Port of Helsinki
14.12.2020 14:07:51 //
Kari Martiala
Timo Porthan

New fairway to be completed by the end of 2021

In June, the Finnish Transport Infrastructure Agency, Port of Helsinki and City of Helsinki launched a joint project to deepen the Vuosaari fairway and harbour basin from a depth of 11 to 13 metres in order to meet new transport requirements.

“Work began with the harbour basin and moved on to the fairway in early September,” says Jukka Kallio, Vice President, Cargo at the Port of Helsinki.

“Dredging has progressed well, and the project is on schedule. According to the reports, everything has gone smoothly.” The new fairway is scheduled for completion by the end of 2021.

During the project, many work vessels sail through the fairway and in its vicinity, such as barges, tugboats, dredgers, and boats carrying personnel. Barges carrying quarried rock also sail between the Vuosaari fairway and Hernesaari. The project website has a map that shows where dredging is being carried out and when. A transport meeting is held once a week (on Mondays) to decide on dredging work and traffic arrangements for the coming week.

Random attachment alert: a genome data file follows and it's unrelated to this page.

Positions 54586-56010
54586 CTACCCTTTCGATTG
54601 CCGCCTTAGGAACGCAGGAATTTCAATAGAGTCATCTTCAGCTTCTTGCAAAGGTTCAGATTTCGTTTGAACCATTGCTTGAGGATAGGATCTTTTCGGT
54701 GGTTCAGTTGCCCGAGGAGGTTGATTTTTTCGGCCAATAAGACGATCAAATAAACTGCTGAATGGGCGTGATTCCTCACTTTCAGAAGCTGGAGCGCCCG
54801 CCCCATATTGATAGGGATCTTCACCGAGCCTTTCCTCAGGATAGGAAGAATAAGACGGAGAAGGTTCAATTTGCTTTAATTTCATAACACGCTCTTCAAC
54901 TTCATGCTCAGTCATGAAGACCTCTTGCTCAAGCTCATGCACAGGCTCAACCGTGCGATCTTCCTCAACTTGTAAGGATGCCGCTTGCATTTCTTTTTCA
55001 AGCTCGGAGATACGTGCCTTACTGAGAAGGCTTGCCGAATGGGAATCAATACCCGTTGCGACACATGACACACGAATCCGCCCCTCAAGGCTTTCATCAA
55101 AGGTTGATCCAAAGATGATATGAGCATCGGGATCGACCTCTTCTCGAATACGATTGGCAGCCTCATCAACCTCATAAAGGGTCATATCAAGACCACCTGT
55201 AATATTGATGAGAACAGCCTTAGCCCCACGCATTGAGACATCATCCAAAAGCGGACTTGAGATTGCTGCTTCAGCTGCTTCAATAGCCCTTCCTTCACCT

All interested parties can use WhatsApp to follow communications about blasting work for the fairway project. During the summer in particular, the area may be used by swimmers, divers and summer cottage residents.

The new fairway will enable larger vessels to visit Vuosaari. Once the fairway has been deepened, some cargo vessels will be able to almost double their cargo capacity.

This will generate considerable transport cost savings, while also reducing the environmental impact of vessel traffic.  

“The maximum keel depth for vessels will be 13 metres, which means that ships of about 5000TEU will be able to use Vuosaari in the future. Actual cargo volumes will, however, largely depend on the type of vessel. Some older ships that require a 13-metre fairway may hold considerably less cargo than this. The width of a ship plays a large role in determining how much cargo it can carry.” 

“In Finland, the assumption is that winter will be coming, and there aren’t really any large ice-class container vessels. Maersk’s vessels are the largest ice-class ships that come here, and they can hold 3600TEUs,” says Kallio.